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United States v. Hecht

decided as amended november 23 1981.: January 19, 1981.



Before Gibbons and Weis, Circuit Judges and Whipple, District Judge.*fn*

Author: Whipple


We review on this appeal the order of the district court denying appellant Hecht's motion to dismiss his indictment on four counts of federal income tax evasion as barred by the double jeopardy clause of the Fifth Amendment. This case raises two major issues: first, when circumstances justify the vacation of a guilty plea, and second, the impact of the double jeopardy clause on the prosecution of a case once a guilty plea has been accepted. Jurisdiction is premised on 28 U.S.C. § 1291.


Appellant John Hecht was indicted on February 5, 1980, by a federal grand jury sitting in the Western District of Pennsylvania on four counts of federal income tax evasion in violation of 26 U.S.C. § 7201.*fn1

On March 27, 1980, appellant appeared before Judge Teitlebaum, retracted his initial plea of not guilty, and entered a plea of guilty to Count II in return for the promise of the Government prosecutor to dismiss Counts I, III and IV after sentencing.

Sentencing was scheduled for April 24, 1980. At that time, appellant, as well as three character witnesses, testified in an effort to mitigate the sentence to be imposed. In response, Assistant United States Attorney Daley, who represented the Government, put Manuel Gonzalez, a Special Agent for the Internal Revenue Service, on the witness stand. At the close of this testimony Judge Teitlebaum engaged in an off-the-record conference with Hecht's probation officer. The judge then expressed doubt as to whether there was a sufficient factual basis for the plea on the record, and consequently directed that appellant's guilty plea be vacated and the case set for trial on all four counts. Both parties objected.

Prior to trial, appellant moved before Judge Bloch for dismissal of all four counts of the indictment.*fn2 Appellant argued that a trial on Count II would violate his rights under the double jeopardy clause of the Fifth Amendment because jeopardy had attached when the guilty plea was initially accepted by the trial court. Appellant also contended that pursuant to the plea agreement the remaining counts should have been dismissed when he appeared for sentencing before Judge Teitlebaum. Judge Bloch, however, found that appellant had in essence withdrawn his guilty plea at the sentencing proceeding, and thereby removed the jeopardy on Count II himself. Moreover, the judge found that because Hecht had broken his bargain with the government, the government was no longer bound to comply with the terms of the plea agreement to dismiss Counts I, III and IV. Accordingly, Judge Bloch denied the motion. This appeal followed. We reverse and remand for further proceedings in the district court.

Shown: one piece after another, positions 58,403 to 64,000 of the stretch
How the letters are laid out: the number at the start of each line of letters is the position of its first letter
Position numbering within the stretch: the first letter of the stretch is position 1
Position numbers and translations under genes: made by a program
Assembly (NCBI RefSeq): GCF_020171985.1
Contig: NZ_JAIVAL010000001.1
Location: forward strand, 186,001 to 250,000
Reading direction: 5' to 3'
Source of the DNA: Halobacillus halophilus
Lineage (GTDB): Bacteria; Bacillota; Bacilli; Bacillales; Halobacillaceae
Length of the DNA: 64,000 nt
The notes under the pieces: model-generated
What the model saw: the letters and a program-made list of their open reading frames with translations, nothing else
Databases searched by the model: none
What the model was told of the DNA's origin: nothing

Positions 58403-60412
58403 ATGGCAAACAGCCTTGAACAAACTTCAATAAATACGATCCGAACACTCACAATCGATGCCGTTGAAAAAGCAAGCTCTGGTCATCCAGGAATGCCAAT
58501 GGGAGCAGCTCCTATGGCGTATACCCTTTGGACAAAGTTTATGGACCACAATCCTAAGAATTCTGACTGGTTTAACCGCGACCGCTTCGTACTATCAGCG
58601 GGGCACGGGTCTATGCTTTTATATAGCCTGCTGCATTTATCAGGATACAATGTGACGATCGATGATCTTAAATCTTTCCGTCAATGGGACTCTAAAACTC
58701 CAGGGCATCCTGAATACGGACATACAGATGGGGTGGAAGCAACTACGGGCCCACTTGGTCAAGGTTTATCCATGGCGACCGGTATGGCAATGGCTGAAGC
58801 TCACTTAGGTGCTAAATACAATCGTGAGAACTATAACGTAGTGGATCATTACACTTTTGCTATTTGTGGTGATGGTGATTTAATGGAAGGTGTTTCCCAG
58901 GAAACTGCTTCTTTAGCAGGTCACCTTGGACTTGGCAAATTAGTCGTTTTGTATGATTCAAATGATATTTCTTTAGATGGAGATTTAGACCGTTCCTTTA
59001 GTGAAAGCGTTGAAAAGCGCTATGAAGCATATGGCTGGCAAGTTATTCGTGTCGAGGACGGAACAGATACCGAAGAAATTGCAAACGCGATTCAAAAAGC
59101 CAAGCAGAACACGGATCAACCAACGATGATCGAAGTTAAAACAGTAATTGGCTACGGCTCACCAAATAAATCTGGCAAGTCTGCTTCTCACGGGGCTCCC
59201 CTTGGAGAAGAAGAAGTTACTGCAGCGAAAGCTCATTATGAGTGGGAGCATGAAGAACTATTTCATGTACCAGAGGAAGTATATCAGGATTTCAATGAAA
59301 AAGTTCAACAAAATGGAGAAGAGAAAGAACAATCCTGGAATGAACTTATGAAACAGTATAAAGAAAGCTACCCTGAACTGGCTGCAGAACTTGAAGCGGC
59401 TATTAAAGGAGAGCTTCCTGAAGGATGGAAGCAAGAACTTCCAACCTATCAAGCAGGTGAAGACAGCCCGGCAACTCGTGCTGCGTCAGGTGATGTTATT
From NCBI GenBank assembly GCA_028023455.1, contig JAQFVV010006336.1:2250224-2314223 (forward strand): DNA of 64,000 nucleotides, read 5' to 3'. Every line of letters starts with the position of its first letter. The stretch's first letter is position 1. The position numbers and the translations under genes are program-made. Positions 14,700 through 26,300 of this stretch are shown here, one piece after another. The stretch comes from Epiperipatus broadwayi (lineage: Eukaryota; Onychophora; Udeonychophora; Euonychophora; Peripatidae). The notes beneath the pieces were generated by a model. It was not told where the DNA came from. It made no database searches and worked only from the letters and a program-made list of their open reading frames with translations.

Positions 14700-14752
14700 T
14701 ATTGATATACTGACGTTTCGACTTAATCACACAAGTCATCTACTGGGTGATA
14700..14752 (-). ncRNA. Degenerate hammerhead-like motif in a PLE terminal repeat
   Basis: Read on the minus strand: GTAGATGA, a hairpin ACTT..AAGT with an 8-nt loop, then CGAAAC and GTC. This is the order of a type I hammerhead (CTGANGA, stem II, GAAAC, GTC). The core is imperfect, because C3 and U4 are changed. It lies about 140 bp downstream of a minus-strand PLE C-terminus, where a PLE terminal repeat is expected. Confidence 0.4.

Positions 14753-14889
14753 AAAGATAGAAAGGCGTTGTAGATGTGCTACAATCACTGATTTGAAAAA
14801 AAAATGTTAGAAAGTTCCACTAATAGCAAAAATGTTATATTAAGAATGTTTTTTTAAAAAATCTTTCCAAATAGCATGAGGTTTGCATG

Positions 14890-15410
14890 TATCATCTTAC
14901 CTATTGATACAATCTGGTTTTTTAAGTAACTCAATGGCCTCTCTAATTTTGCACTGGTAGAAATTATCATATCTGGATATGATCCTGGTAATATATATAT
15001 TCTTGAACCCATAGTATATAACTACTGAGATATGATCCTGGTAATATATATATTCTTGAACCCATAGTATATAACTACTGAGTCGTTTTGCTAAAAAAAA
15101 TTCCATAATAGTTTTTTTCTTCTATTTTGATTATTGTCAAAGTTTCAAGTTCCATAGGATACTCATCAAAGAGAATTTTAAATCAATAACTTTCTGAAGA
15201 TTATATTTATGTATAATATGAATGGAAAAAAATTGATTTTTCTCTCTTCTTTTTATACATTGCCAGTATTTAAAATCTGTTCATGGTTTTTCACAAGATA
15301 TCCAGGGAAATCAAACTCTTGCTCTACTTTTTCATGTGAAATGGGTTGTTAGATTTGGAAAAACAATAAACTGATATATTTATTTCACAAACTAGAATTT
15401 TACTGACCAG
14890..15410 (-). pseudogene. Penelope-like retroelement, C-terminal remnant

On this appeal, appellant argues that he has unconstitutionally been placed in double jeopardy by the district court's sua sponte withdrawal of his guilty plea, and the consequent setting down of the case for trial. Appellant's claim involves two distinct questions. The first is whether, under Rule 11 of the Federal Rules of Criminal Procedure, the plea was properly set aside. The second is whether the double jeopardy prohibition of the Fifth Amendment prevents reprosecution or reimposition of the plea.